London has been a hotbed for COVID-19 over the past month, after the discovery of the Omicron variant in late November.
But it appears that it has now reached a turning point, with falling infection rates, especially among the young.
Overall case rates in London have fallen 13% over the week to 29 December and as much as 27% among 25 to 39-year-olds.
Chris Hopson, chief executive of NHS Providers, says this offers a “glimmer of good news” for the rest of the country, which is a few weeks behind the capital.
“London went into the the Omicron surge first so it is likely that it will come out first,” he says.
The other good news is that the number of people in hospital in London has started to fall, despite rising case rates among older people.
Throughout every other stage of the pandemic, an increase in cases among older people was a sign that hospitalisations would rise the next week.
But what about the rest of the country?
Infection numbers are still rising rapidly across the rest of England.
More than 200,000 cases were detected on a single day on 29 December, for the first time since the pandemic began, according to data from the UK Health Security Agency.
Omicron is now thought to be milder than previous COVID-19 variants, which means that someone who is infected is less likely to become severely ill.
As a result, there has not been a noticeable uptick in the number of patients requiring ventilators, despite surging case numbers.
However, high case numbers mean that the NHS is still under strain from an increasing number of hospitalisations of people being treated for COVID-19 and patients with coronavirus – those for whom the primary reason for being in hospital is not COVID-19.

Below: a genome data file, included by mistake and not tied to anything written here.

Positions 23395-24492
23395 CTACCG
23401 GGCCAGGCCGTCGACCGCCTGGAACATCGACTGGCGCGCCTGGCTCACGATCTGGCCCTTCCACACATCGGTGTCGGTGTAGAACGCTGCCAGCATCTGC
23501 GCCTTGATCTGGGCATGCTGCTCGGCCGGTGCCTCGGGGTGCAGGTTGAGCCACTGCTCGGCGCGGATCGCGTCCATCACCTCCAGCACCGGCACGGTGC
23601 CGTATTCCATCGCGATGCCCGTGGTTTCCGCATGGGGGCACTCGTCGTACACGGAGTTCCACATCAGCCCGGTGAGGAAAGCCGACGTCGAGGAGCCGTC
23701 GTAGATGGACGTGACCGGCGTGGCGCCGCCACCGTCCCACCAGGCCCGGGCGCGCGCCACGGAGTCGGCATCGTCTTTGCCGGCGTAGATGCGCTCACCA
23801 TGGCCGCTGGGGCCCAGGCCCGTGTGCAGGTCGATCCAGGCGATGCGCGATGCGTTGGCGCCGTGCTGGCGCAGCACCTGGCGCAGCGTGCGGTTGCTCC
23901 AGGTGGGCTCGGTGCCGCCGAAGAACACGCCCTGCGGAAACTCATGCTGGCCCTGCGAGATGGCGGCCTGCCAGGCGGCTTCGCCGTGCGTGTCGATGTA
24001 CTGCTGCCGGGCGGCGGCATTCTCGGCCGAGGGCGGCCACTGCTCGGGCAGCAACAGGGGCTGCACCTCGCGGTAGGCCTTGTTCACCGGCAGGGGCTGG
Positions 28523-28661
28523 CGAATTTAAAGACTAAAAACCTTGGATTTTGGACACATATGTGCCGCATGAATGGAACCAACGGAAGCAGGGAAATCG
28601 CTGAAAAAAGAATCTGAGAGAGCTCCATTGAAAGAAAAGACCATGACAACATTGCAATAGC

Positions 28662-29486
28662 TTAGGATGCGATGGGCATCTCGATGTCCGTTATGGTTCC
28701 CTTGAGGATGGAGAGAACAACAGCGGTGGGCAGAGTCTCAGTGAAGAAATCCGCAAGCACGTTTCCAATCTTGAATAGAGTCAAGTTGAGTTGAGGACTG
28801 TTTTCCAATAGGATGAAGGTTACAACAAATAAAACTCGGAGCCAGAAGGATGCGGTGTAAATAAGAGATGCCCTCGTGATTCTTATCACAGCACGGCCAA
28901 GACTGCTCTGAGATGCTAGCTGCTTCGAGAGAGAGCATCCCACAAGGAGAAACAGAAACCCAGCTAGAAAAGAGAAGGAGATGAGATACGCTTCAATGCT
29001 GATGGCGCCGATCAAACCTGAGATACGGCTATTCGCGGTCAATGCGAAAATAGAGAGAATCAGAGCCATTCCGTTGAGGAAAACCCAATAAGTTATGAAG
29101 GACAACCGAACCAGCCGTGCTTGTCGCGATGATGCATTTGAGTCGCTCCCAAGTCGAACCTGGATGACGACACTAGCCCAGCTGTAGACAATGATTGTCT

The pressure on the NHS from rising admissions is being exacerbated by the number of staff absences due to COVID-19.
In the days before Christmas, almost 6,000 NHS employees were isolating in London, a fivefold increase on the start of December.
Chris Hopson says this comes during an already challenging period for the health service.
“This is normally the busiest week of the year for the NHS, and we know that there is a huge amount going on in terms of non-COVID care,” he says.
“We think there are at least half a dozen [hospital trusts] that have declared critical incidents.”
So, a difficult few weeks lie ahead for the NHS, even if the trends in London offer some hope that nationwide case rates will peak soon.
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